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April 2, 2014
Students studying computer science and information systems at Northwest Missouri State University are learning not only from their course instructors and peers on campus but from working professionals who know what it takes to be successful in the field.
The mentorship program is funded by a five-year National Science Foundation grant the computer science and information systems program received in 2011. The grant is helping Northwest provide 26 S-STEM scholarships to students pursuing baccalaureate degrees in computer science or interactive digital media with a computer science emphasis. It also provides students with extensive mentoring by faculty, peers and industry professionals.
“Research shows that individuals who are mentored have better self-esteem, are more satisfied with their careers and are promoted faster,” said Dr. Carol Spradling, associate professor of mathematics, computer science and information systems at Northwest. “Our goal is to connect the NSF S-STEM scholars with industry mentors who will guide them through their college careers. We are fortunate to have a group of committed industry mentors who want to share their knowledge with our NSF S-STEM scholars.”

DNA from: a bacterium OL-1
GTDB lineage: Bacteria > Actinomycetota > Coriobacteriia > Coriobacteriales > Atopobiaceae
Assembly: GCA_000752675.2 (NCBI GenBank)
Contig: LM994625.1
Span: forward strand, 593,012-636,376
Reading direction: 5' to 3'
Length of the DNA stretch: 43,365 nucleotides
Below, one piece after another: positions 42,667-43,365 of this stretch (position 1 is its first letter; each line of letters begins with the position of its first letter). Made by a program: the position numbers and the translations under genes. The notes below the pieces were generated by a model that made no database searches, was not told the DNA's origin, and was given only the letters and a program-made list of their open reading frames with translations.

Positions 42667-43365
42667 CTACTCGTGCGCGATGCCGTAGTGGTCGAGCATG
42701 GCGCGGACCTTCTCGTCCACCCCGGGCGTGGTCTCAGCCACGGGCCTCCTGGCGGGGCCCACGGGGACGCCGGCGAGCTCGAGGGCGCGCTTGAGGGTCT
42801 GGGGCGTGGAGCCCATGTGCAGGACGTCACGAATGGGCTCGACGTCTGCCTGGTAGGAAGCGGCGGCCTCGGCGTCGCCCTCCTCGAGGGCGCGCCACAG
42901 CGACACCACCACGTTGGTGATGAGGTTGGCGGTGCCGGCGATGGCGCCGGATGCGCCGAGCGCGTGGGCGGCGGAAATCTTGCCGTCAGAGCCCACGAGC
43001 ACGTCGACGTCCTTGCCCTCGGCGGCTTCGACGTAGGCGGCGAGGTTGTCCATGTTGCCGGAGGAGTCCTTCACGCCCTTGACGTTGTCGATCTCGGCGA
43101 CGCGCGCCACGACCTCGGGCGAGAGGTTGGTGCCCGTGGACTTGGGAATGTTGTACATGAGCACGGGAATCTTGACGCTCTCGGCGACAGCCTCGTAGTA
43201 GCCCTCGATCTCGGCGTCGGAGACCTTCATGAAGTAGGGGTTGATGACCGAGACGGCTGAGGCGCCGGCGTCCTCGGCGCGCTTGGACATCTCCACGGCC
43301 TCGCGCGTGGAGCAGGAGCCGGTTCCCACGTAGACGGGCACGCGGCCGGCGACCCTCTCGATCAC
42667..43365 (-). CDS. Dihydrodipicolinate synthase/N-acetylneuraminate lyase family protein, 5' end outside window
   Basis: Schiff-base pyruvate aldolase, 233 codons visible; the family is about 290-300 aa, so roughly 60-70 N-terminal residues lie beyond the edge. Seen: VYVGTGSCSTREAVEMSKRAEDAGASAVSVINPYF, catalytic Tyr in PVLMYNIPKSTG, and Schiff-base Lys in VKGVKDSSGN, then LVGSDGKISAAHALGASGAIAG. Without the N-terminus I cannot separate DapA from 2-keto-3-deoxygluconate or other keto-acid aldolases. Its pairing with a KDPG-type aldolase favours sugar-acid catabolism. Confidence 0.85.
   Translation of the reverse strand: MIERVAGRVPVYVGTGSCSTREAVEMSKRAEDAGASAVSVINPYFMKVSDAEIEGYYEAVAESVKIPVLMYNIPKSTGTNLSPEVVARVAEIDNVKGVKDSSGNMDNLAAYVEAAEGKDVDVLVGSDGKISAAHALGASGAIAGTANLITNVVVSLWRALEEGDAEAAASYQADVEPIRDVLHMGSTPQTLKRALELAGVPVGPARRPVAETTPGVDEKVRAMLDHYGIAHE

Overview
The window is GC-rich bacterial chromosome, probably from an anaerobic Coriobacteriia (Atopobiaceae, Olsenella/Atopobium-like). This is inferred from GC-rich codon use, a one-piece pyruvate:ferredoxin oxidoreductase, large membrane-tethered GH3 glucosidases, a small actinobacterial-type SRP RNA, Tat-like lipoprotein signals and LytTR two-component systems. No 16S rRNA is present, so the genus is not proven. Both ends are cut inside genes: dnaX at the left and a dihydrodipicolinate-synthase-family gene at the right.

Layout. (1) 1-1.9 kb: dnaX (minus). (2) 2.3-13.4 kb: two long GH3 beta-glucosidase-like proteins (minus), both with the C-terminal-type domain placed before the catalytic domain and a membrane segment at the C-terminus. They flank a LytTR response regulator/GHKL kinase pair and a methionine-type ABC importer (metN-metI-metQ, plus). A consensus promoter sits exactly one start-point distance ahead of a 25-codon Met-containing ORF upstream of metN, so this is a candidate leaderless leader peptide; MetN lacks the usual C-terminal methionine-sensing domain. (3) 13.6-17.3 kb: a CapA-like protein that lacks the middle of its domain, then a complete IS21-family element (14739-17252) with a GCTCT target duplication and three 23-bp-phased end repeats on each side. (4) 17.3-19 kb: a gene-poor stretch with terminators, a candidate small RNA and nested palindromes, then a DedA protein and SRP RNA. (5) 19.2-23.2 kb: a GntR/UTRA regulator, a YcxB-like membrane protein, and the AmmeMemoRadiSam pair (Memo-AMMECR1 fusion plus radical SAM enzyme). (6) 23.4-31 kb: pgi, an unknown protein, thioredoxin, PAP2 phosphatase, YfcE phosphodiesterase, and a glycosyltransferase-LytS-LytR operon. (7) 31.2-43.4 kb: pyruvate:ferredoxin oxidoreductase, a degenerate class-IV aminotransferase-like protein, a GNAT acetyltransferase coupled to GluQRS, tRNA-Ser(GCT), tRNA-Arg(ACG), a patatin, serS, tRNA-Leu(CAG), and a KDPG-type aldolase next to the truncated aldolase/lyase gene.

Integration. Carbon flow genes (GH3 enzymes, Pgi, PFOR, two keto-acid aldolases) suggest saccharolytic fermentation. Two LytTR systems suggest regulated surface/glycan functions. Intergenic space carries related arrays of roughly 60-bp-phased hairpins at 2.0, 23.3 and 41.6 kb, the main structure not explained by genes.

Each scholar is paired with an industry computing professional who acts as mentor throughout his or her college career. Mentors help the students engage in the computing field, share a window into their job and provide an external point of view aside from the student’s academic advisor. The mentors also assist the students with developing technical and soft skills and providing support through one-on-one visits or electronic communication.
Recently, the scholarship recipients had the opportunity to meet and talk with their mentors over lunch at a local restaurant.
One of those students, Grace Horvath, a senior computer science major from St. Louis, said she enjoyed asking career-related questions of the mentors and listening to their advice about advancing at a company. Horvath is paired with Emily Stinger, a web developer at Gallup in Omaha, Neb.
“Having someone who is in the industry as a resource will help me avoid rookie mistakes, and hopefully their advice and guidance will set me on a successful career path,” Horvath said.
Thuy Copeland, an iOS Developer for DSI Global in Kansas City, serves as one of the mentors. She graduated from Northwest in 2006 with a Bachelor of Science in interactive digital media with a visual imaging concentration.
Recalling how Spradling mentored her as a student and helped her grow professionally, Copeland said she jumped at the chance to mentor Northwest students, like her mentee, Josh Rodriguez, a senior computer science major from Independence.
“I hope to share some of my stories and offer Josh practical, usable advice for starting his career,” Copeland said. “I expect him to make mistakes – just not the same ones I did. I also look forward to hearing his perspective on industry issues. There are aspects of technology where he's already given me a fresh take on an old issue.”
In addition to Spradling, Northwest computing faculty involved with the program are Merry McDonald, Gary, McDonald, Na Li, David Monismith and Michael Rogers.
Mark Hornickel, Communication Manager
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Northwest Missouri State University
215 Administration Building | 800 University Drive | Maryville, MO 64468